“War! Huh! What is it good for?!”

  • Datum 14-04-2011
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The Ferroni Brigade strikes again. Olaf Möller programmed the retrospective ‘After Victory’ to unravel our cinematic reworkings of war. Christoph Huber reports from the trenches.

We’ve been living in times of war as long as we can think, although we often choose not to remember. Still, the movies have constantly supplied us with images of war, some more disquieting, complex and pertinent than others — even if many of those are forgotten, or half-remembered at best. As the current climate inspires a surge of war-related cinema worldwide — the amount of films made, the attention they get in media and festivals —, it seems all the more necessary to put them in a (well-)considered context, not the least because much of the surrounding mainstream discussion shows little interest in history (and paths outside the well-trodden ways of the canon).
Thankfully, the IFFR retrospective ‘After Victory’ provides such possibilities for (re-)consideration in spades, drawing the battle lines from some of last year’s outstanding war movies. While the genre has been a Hollywood mainstay for decades — after all, the term blockbuster has been derived from bombs —, its festival presence is taking on similar proportions. Just look at two big 2009 winners, both in the retrospective: Lu Chuan’s commanding epic about the Nanking massacre, nánjing! nánjing! (the city of life and death) (2009) won San Sebastian’s Golden Shell, while Samuel Maoz was awarded the Golden Lion at Venice for his lebanon (2009), an autobiographically inspired episode from the first day of the First Lebanon War, confined to the claustrophobic setting of a tank — the outside world, in which man and donkey alike may be pierced by bullets anytime, is seen (almost) exclusively through the gunner’s telescope. That’s also an apt metaphor for the movie’s own blind spots — after all, lebanon is a rock-solid piece of genre cinema trapped in a high-concept premise (which may partly account for its success).

Seen in the context of some Israeli predecessors, however, lebanon’s strengths as well as its weaknesses take on different, richer meanings. Another recent prize winner, Joseph Cedar’s beaufort (2007) tweaks classic combat movie tropes differently at the end of the same War, its director also being a veteran — while Yossi Somer served as a paramedic. His resisism (1989) presents a shell-shocked soldier in group therapy rehab back home, with the traumatized participants as an interesting mirror image of the crew in Moaz’ tank (not to mention, in both cases, of uncomfortable strains in Israel’s society). Add the still-spot-on satire of national hero worship in Yaky Yosha’s ha-ayit (1981), made on the eve of the First Lebanon War, and things get, to say the least, pretty complex.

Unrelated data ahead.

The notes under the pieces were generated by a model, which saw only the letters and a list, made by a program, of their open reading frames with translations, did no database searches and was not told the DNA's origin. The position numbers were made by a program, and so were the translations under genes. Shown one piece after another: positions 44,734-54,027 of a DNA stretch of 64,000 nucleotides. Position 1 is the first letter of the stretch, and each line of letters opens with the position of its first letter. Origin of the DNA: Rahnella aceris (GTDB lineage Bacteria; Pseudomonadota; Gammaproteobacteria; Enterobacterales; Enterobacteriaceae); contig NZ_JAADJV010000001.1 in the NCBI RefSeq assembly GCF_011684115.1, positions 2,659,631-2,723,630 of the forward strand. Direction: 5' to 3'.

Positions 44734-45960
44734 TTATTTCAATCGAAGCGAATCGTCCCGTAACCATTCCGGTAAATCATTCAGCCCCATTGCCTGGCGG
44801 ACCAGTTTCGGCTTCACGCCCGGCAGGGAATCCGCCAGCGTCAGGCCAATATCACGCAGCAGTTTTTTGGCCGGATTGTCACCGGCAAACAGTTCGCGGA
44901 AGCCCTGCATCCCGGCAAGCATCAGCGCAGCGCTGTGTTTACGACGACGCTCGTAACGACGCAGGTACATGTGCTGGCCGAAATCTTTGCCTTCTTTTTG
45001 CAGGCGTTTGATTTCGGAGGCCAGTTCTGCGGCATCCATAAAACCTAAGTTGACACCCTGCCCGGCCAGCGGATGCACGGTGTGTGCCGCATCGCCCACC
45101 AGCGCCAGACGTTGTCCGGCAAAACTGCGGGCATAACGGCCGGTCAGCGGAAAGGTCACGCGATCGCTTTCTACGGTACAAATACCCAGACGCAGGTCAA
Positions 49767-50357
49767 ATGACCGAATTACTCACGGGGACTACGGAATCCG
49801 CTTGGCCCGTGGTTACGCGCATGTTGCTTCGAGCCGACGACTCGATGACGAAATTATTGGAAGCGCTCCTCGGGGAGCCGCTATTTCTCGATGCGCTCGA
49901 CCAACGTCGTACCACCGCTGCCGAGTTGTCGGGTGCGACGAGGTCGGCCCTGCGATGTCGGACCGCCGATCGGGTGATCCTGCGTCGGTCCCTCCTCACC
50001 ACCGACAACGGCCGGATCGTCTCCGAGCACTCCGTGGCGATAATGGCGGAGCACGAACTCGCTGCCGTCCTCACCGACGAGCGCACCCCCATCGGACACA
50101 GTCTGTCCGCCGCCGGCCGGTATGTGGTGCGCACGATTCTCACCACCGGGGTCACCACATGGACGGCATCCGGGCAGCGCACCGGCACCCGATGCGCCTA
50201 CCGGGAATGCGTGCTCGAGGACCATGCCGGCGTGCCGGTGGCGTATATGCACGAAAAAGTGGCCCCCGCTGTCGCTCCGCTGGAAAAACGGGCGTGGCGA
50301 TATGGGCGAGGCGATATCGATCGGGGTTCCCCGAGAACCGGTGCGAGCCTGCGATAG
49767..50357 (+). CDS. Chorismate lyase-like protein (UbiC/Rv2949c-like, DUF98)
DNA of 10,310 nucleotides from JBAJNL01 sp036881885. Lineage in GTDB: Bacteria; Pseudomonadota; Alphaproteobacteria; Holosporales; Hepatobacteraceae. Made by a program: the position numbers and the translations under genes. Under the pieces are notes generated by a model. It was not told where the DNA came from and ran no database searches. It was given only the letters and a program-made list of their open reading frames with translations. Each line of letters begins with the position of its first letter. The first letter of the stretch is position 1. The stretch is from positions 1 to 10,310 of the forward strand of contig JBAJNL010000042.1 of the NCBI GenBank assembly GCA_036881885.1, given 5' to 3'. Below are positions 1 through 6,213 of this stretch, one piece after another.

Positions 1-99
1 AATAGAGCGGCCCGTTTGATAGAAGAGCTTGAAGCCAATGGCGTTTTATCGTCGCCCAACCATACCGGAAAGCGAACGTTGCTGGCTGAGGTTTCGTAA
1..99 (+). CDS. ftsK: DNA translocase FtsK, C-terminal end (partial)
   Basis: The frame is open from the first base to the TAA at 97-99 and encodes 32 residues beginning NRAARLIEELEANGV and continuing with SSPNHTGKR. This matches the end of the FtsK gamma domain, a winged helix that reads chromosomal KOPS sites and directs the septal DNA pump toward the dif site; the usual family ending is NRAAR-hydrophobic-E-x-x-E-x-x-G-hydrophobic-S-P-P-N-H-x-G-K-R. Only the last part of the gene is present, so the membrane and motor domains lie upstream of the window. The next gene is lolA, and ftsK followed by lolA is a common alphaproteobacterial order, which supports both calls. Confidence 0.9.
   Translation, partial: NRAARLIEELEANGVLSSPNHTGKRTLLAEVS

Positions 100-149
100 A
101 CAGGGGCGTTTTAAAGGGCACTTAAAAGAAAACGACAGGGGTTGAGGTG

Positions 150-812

Be warned
And that’s just one small strand of the retrospective, evoked in quite basic terms! Immediately it should be added that many historical gems in the program — like resisim and ha-ayit — probably won’t come your way again soon. (Don’t even ask about some of the rarities unearthed to unpack the earliest filmic vestiges of the Nanking Massacre). But as programmed by Olaf Möller, The Other First Secretary of the Central Committee of the Ferroni Brigade (full disclosure: I am the Other First Secretary), and thus committed to a dynamic and enlightening view on all of cinema, ‘After Victory’ also offers discovery up to the moment: Be it a recent example of non-Hollywood commercial filmmaking that — opposed to festival fodder — has a hard time of getting in cinemas elsewhere, like Florent Emilio Siri’s unflinching Algerian War tale l’ennemi intime (2007), or the premiere of vapour trail (clark) (2009) by master John Gianvito, befitting what may be the retrospective’s masterstroke, the selections around the Filipino-American war. Starting just before the 20th century, this war — although casting a shadow over Korea and Vietnam — is rarely brought up. Thus the title memories of a forgotten war (2001), but also the unusual perspectives possible: American Gianvito went to the Philippines to document the remnants of US military presence (literally deadly in the eco-disaster-case of Clark Air Base), while in independencia (2009) Filipino Raya Martin ironically re-imagines his story in the antiquated aesthetics of the American enemy (down to a newsreel) to dazzling effect. And memories of a forgotten war, itself a spellbinding stylistic hybrid, was made by Filipina-American Camilla Benolirao Griggers and Filipina Sari Lluch Daiena.
So instead of expounding further on the retrospective’s mind-blowing films, the impressive weave of their interplay or the structuring absences (most notably Hajrudin Krvavac’s 1972 — though really: eternal — partizan classic valter brani sarajavo, invoked in the selection of shorts about the Yugoslavian wars, itself an miniature model of the dialectics guiding the program), just let me declare ‘After Victory’ a Ferronian gift that may grip you mercilessly as it expands your horizons (leading you, who knows, mabye even to Valter one day). Consider yourselves lucky! And warned.

Christoph Huber

Christoph Huber (Other First Secretary of the Central Committee of the Ferroni Brigade).